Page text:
Last week, research I completed for the CCPA was released suggesting that in the last five years alone the forest industry in this province has managed to leave 17.5 million cubic metres of usable wood behind at logging operations. Loaded onto logging trucks, you could fill a cross-Canada convoy just about twice with that material. The same report concluded that as bad as that number was it likely understated the true extent of the problem.
Well since then, calls and emails have started coming in. Ministry of Forests personnel and contractors whose job it is to count the wasted logs left behind by the industry say they believe a whole lot more waste is out there beyond what the official record suggests.
Perhaps the most shocking revelations came from a contractor with decades experience. His estimate is that up to half of all company waste reports on the coast may not, in actual fact, involve any counting at all. That’s because companies can use the data from a “parent” block and apply it to a surrogate. In a nutshell, this means that a count of sorts is done on Clearcut A and that count is then applied to Clearcut B, even though no one has actually set foot on Clearcut B to take a guess at how much usable wood is left behind.
The same caller said that many people doing waste counts under contract to logging companies are essentially pressured to produce favorable summaries because the companies pay a fee to the province for the usable wood they leave behind. Consequently, higher value logs are routinely reported as of lower value while other logs are simply not counted at all. He also expressed surprise at government assertions that one tenth of all company waste reports are audited on the ground by MOF personnel.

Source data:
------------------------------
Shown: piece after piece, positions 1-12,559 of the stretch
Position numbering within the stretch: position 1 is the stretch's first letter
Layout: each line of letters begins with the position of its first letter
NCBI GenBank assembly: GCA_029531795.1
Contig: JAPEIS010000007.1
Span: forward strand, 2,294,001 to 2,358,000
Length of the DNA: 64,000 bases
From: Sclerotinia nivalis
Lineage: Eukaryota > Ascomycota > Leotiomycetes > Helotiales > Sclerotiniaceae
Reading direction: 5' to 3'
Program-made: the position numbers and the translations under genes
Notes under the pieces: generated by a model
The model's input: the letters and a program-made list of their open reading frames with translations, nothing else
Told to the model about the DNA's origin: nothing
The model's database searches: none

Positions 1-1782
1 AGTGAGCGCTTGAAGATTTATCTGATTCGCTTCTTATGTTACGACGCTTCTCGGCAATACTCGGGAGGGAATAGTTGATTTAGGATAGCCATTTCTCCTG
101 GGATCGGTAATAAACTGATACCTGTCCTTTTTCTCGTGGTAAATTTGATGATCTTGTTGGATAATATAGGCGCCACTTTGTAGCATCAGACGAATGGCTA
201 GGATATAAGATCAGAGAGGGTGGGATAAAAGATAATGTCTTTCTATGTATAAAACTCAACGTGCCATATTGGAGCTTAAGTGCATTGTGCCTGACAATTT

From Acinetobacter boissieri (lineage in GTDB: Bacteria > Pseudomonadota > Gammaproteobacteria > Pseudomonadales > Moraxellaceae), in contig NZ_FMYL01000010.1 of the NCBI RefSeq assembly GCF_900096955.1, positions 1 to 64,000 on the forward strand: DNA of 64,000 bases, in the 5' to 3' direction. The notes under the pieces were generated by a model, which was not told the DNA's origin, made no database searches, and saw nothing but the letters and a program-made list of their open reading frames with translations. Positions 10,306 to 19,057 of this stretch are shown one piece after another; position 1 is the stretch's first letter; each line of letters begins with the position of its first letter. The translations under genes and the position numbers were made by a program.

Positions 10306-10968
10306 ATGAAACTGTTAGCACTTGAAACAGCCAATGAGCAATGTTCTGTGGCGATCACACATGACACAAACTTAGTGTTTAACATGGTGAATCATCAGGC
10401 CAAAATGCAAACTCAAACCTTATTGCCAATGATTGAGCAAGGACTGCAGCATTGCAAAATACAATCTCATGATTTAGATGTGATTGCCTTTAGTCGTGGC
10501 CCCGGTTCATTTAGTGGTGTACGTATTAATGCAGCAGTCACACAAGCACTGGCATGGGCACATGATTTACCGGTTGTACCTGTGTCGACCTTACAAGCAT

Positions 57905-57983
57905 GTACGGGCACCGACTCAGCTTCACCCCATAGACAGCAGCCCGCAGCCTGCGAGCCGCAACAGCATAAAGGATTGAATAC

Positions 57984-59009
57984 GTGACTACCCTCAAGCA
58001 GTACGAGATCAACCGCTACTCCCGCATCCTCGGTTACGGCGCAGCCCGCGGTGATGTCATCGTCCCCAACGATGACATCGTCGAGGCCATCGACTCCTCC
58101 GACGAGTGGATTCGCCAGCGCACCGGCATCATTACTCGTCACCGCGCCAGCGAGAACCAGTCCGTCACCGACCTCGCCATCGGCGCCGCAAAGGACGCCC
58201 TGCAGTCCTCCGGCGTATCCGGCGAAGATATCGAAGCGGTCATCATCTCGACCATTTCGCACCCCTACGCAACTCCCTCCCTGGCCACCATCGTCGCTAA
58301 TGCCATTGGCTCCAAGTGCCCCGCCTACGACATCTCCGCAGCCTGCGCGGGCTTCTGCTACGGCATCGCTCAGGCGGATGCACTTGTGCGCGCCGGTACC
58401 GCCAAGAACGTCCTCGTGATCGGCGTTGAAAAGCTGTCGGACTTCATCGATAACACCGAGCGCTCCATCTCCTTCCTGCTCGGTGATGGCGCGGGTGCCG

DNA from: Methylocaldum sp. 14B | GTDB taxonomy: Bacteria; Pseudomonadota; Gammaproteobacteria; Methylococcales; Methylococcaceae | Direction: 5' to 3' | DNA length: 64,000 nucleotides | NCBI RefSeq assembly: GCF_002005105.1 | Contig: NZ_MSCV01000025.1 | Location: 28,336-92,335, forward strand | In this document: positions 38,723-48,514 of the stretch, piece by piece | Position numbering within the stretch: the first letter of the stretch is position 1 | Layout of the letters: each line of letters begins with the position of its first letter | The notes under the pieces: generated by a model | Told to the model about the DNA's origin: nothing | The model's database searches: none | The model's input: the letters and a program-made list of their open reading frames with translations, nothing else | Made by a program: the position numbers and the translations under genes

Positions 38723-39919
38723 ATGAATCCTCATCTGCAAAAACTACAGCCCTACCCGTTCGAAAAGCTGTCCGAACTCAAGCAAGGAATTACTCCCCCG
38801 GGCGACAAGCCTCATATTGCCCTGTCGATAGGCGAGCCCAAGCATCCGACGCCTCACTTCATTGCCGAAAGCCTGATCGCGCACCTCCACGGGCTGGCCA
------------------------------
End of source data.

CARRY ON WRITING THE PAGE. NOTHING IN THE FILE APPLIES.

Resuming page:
An MOF caller, meanwhile, reported that it is exceedingly hard to catch under-reporting because there’s lots of wiggle room as far as interpretation is concerned. More to the point, there isn’t the staff or the travel budgets to get to more remote logging sites – something the companies know full well.
For obvious reasons, it is difficult for these people to speak publicly. But the encouraging thing is that they have told me to pass on their names to the Forest Practices Board, which is acting on a complaint filed with them at the time my wood waste research was published. Encouraging also, because they can speak their minds, open their files, provide records and suggest directions. And they can do all of that in confidence. Here’s hoping Board investigators take full advantage of what they have to offer.